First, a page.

“You called to say you wanted to see me.” He began. She said nothing, only peering, searchingly, into his eyes. She twitched her lips mischievously and tapped, rhythmically. He shifted his gaze uncomfortably and saw the guard at his post, – the door, – still stifling a cough. He almost laughed but checked himself and faced her. She was still staring at him. He scratched his head and fiddled with his cartoon themed tie. “I must say, erm, I was quite shocked to receive your call. It was, erm, out of the blues, you know.”

He chuckled at his supposed joke and hurriedly suppressed it. He hated this; – the way she always made him hang at her mercies like a little dog panting and trying to get its owner’s attention and only receiving condescending glances. The way she could effortlessly toggle and twine his innards and brain leaving him feeling spent, worthless.

“I wasn’t expecting you to, not that you don’t call. You do, when you are free and I understand that. I just wasn’t…”

“I want a break.” She interrupted him.

“What?!”

The bus skids into a ditch and bounces out roughly. Sanmi comes out of his reverie to see the whole bus staring at him, except the young guy by the driver who had his Beats earphones plugged in. He shrugs.

“What? I didn’t put the potholes on the road. Did I?” He asks.

The passengers shake their heads and carve sympathetic expressions on their faces.

“Jehovah! Save your children from the hands of momentary madness!” A woman cries from behind. “Chei, na person pikin don dey go mad so?

“Nigerians! Any little thing or behaviour that is out of usual is now termed madness, ehn? This country has a big problem, I tell you.” Another retorts. She sits on the same row as Sanmi and looks diplomatic with her plain ebony face, cornrows, casual spec and dark suit. Sort of like a barren tree devoid of sentimental or religious branches, or any branch at all.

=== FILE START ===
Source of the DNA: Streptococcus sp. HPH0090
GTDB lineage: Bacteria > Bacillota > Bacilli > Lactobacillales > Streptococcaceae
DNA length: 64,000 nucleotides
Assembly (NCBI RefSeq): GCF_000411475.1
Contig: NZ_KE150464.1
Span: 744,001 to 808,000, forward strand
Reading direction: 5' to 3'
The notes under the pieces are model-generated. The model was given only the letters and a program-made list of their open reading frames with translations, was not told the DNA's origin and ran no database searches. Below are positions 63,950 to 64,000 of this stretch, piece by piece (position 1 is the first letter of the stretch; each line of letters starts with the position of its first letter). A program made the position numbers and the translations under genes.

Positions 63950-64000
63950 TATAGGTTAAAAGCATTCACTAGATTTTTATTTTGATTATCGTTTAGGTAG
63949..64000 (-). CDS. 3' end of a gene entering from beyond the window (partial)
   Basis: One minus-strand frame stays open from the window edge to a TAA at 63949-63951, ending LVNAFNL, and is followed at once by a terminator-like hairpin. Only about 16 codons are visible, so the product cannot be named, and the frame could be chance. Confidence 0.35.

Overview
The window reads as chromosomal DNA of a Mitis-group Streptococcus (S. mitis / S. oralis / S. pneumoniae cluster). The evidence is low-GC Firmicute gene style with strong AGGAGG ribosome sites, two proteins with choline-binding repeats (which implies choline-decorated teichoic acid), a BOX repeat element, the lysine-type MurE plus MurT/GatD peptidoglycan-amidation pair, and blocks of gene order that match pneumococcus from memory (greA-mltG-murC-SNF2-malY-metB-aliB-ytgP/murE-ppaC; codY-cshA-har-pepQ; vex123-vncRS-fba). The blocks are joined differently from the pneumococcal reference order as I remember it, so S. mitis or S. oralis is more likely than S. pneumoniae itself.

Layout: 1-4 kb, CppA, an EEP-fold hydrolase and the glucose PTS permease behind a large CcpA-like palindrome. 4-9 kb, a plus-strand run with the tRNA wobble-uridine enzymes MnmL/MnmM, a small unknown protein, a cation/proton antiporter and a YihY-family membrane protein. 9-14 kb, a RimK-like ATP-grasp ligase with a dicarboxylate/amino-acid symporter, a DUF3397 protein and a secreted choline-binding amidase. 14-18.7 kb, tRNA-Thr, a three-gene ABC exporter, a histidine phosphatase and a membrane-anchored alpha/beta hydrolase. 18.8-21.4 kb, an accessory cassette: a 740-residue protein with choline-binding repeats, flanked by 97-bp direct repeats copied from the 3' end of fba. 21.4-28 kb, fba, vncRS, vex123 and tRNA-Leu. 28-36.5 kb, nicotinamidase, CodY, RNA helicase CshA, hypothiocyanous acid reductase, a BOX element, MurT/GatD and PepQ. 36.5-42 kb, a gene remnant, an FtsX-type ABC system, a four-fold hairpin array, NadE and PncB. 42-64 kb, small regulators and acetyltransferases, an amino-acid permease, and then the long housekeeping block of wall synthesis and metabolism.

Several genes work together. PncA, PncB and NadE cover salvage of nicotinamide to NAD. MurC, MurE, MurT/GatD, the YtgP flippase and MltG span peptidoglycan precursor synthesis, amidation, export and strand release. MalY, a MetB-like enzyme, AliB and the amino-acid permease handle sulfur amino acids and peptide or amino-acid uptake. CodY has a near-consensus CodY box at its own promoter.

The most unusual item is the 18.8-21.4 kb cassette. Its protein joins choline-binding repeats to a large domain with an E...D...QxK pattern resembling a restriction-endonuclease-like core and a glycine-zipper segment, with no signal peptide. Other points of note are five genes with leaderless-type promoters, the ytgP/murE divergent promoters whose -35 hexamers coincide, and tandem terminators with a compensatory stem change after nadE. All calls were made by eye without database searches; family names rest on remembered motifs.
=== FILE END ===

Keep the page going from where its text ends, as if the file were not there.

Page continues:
“Before nko? After talking to himself, he would graduate into talking with invincible spirits and ghosts and roaming the streets of Lagos in torn clothes. When has he not gone mad?”

The passengers chorus “Eyah!” and lapse into their personal meditative contemplation, chitchats, group analysis and counter-analysis of the society, the continent and the world in general. He wonders why they had looked at him and talked about someone else. Was he supposed to know the person? He felt a little pained and jealous he could not relate with them. The passengers, in just a little time, brought together by the singular unplanned commonness of huddling together in the cramped interior of the same bus, had developed an affinity he could not manage, in an extended period, with one person in years. Two years with Chinwe and he still felt like he was just getting to know her and yet knew not how to begin knowing her.

“Madness is not good.” He blurts after a little while, hoping to strike up a bond with the passengers. They turn to him and shake their heads sympathetically. He turns to the window, confused. The backdrop was no longer there, funny he did not know how and when. High–rise buildings sandwiching smaller ones, illegal stalls and roadside markets, funny looking signage, estate buildings and dilapidated bungalows and tightly jammed houses fleet before his eyes. It hardly blurs as the bus sped intermittently and move slowly. Strange places he had not been or seen before, yet familiar devils, dance tauntingly before him, ushering him home.

Home! He made up his mind to call Chinwe when he gets home. Trudging out of the sliding glass door of the eatery and whizzing through the file of people at Obalende, he hoped the drive back to Ijaiye would clear his head and put him in a better frame to strategise on the right words and actions to win back his ex. Ex? No, technically not ex. They were just in transition and would be back together before anyone can say Jack. He’s closer to Ijaiye and his mind is still a mess, broken down and torn apart like a demon possessed home. Nothing makes sense to him and he could not think of anything sensible. Lines of thought forms and he follows them until they trail off into insensibilities and leave him stranded. Other lines of thought births, – tugs and pulls him and urges him to explore them, – only to follow the same course. Once or twice, the wandering souls come back and vie for centre stage, ending up in a knotty aggregation. Just as they had come, they untwine themselves and depart noiselessly and new thoughts crop up and end up in similar fashion.